26         1         16.0     16.0      9.6      log.debug(f'cumulative_product: length-{len(result)} array {sample}')
    27         1          0.0      0.0      0.0      return result

There’s a wealth of information provided, including the total percent of time spent on each line. As expected, most of the time is spent around the for-loop with list-accesses. Before we move on to actually changing the code, let’s check out another type of profiling that might be relevant to scientific software development.

Memory Profiler

Quite often, it’s not necessarily the amount of time spent on a piece of code that is problematic; it could be that too much memory is being used. In Python you can profile the memory consumption of your code as it is running in a similar way to how we used the line_profiler.

The memory_profiler provides a line-by-line breakdown of a function and the memory difference it contributed.

$ pip install memory_profiler

In order to see this, lets do something really silly to our code, like add a useless memory accumulator.

# collapsed for space  ...

def cumulative_product(array: List[float]) -> List[float]:
    result = list(array)
    big_list = list()
    for i, value in enumerate(array[1:]):
        result[i+1] = result[i] * value
    sample = '[]' if not result else f'[..., {result[-1]:g}]'
    log.debug(f'cumulative_product: length-{len(result)} array {sample}')
    return result

# collapsed for space  ...


Be careful if you do something like this, you might accidentally run your machine out of memory and freeze your session. And do not forget to remove these lines when you’re done!

The syntax is similar to before.

In [1]: %load_ext memory_profiler

In [2]: from python201.algorithms import cumulative_product

In [3]: %mprun -f cumulative_product cumulative_product(list(range(10)))
Filename: /home/glentner/code/

Line #    Mem usage    Increment   Line Contents
     8     43.9 MiB     43.9 MiB   def cumulative_product(array: List[float]) -> List[float]:
     9                                 """
    10                                 Compute the cumulative product of an array of numbers.
    12                                 Parameters:
    13                                     array (list): An array of numeric values.
    15                                 Returns:
    16                                     result (list): A list of the same shape as `array`.
    18                                 Example:
    19                                     >>> cumulative_product([1, 2, 3, 4, 5])
    20                                     [1, 2, 6, 24, 120]
    21                                 """
    22     43.9 MiB      0.0 MiB       result = list(array)
    23     43.9 MiB      0.0 MiB       big_list = list()
    24   3520.5 MiB      0.0 MiB       for i, value in enumerate(array[1:]):
    25   3134.2 MiB      0.0 MiB           result[i+1] = result[i] * value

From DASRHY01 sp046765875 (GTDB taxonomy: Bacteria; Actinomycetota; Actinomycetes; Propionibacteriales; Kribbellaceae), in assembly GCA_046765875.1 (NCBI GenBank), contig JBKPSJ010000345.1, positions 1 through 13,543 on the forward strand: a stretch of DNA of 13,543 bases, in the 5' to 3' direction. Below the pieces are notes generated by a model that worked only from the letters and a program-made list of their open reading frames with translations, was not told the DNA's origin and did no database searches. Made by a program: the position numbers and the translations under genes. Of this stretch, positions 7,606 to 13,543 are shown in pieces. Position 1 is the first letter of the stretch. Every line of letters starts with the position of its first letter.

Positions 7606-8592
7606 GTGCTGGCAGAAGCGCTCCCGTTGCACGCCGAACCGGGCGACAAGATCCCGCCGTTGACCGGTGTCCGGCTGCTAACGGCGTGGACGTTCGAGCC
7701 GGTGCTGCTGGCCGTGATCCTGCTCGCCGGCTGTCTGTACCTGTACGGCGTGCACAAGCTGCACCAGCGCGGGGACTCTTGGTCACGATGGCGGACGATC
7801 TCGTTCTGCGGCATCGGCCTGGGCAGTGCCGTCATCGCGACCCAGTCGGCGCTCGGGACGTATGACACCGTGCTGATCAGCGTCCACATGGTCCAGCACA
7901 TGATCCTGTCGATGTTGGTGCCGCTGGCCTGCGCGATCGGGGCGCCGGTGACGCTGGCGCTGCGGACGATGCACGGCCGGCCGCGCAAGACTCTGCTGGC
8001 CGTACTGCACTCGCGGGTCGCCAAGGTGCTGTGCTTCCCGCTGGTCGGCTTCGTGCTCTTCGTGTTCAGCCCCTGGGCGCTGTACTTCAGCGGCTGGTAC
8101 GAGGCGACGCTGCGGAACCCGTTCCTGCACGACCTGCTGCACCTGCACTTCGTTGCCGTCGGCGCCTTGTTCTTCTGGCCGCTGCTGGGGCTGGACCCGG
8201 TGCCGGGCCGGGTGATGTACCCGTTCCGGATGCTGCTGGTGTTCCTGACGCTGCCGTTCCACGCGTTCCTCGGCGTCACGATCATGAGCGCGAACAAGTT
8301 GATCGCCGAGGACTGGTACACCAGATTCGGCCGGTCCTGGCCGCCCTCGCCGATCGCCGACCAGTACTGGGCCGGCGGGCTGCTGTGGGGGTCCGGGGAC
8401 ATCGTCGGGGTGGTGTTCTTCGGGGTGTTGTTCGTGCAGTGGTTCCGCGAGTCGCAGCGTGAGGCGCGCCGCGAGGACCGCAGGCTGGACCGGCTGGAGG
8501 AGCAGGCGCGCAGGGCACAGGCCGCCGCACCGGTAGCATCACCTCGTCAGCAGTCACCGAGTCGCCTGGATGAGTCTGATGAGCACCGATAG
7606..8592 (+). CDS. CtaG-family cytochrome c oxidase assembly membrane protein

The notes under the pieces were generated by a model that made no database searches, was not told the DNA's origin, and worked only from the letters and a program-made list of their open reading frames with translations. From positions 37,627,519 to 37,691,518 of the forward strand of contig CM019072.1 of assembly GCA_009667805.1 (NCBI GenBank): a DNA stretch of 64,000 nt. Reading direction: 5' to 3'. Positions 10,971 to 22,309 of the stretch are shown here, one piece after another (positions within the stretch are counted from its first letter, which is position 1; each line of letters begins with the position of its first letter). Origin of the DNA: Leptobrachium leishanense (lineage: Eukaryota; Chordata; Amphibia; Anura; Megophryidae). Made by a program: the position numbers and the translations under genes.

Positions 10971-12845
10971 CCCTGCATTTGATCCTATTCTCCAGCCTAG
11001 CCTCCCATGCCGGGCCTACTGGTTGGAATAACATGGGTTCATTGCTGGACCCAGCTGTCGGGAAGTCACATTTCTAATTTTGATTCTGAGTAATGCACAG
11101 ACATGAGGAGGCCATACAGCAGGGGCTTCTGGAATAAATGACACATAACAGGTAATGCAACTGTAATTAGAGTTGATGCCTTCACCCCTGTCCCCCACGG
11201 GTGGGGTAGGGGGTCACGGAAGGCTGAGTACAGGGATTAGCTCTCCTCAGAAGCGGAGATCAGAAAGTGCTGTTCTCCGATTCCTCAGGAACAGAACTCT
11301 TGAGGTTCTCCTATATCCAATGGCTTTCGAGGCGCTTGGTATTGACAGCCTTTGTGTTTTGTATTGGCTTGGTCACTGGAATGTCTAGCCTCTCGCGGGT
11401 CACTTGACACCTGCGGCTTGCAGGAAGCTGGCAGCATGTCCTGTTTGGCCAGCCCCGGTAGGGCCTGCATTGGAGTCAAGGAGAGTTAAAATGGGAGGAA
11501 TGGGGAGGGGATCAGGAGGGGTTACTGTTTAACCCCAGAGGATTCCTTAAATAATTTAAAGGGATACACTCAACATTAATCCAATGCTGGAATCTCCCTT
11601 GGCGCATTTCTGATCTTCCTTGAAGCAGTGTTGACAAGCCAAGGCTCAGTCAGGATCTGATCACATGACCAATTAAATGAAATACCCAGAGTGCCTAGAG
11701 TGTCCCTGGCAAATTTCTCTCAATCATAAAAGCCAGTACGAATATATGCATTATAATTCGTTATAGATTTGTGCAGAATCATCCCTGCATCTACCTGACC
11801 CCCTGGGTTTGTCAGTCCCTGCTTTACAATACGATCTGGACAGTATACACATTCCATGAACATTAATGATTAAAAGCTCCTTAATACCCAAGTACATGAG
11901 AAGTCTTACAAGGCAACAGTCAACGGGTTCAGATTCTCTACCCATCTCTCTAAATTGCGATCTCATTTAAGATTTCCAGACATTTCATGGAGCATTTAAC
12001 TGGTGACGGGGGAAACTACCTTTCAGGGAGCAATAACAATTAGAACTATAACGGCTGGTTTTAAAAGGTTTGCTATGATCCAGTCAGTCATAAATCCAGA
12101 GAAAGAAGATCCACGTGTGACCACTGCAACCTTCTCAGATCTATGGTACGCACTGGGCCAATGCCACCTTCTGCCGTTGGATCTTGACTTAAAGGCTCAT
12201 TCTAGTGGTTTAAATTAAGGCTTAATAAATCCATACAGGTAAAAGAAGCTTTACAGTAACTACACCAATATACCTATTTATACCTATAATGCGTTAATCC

26   3520.5 MiB    386.7 MiB           big_list.append(list(range(10_000_000)))
    27   3520.5 MiB      0.0 MiB       sample = '[]' if not result else f'[..., {result[-1]:g}]'
    28   3520.5 MiB      0.0 MiB       log.debug(f'cumulative_product: length-{len(result)} array {sample}')
    29   3520.5 MiB      0.0 MiB       return result

Again, all we can measure is the difference in the memory footprint of our program after a given line executes. It is very difficult to actually speak precisely about memory usage. Especially with container types, if you ask how much space it’s using with built-in Python tools (e.g., like sys.getsizeof) you may not be seeing the memory usage of the data the elements of that container are pointing to.

Do Not Reinvent the Wheel

Writing correct, fast code can be hard. In 2020, if you’ve come across a problem, chances are that others have already run across the same challenge. There is likely an existing (possibly even optimized) implementation for Python.

Use Existing Libraries

In our case, you might have already realized if you’re familiar with the popular numerical computing library for Python, numpy, that it already has a fast, compiled version of the algorithm we’re looking for, numpy.cumprod.

Not only is the data stored in a fast data structure in contiguous memory, the for-loop exists in the C-layer beneath the Python interpreter.

In [1]: from python201.algorithms import cumulative_product as cumprod

In [2]: import numpy as np

In [3]: data = np.random.rand(10_000_000)

In [4]: %timeit result = cumprod(data)
3.56 s ± 40.8 ms per loop (mean ± std. dev. of 7 runs, 1 loop each)

In [5]: %timeit result = np.cumprod(data)
33.6 ms ± 287 µs per loop (mean ± std. dev. of 7 runs, 10 loops each)

Use Better Algorithms

This is one of the most effective ways to improve the performance of a program.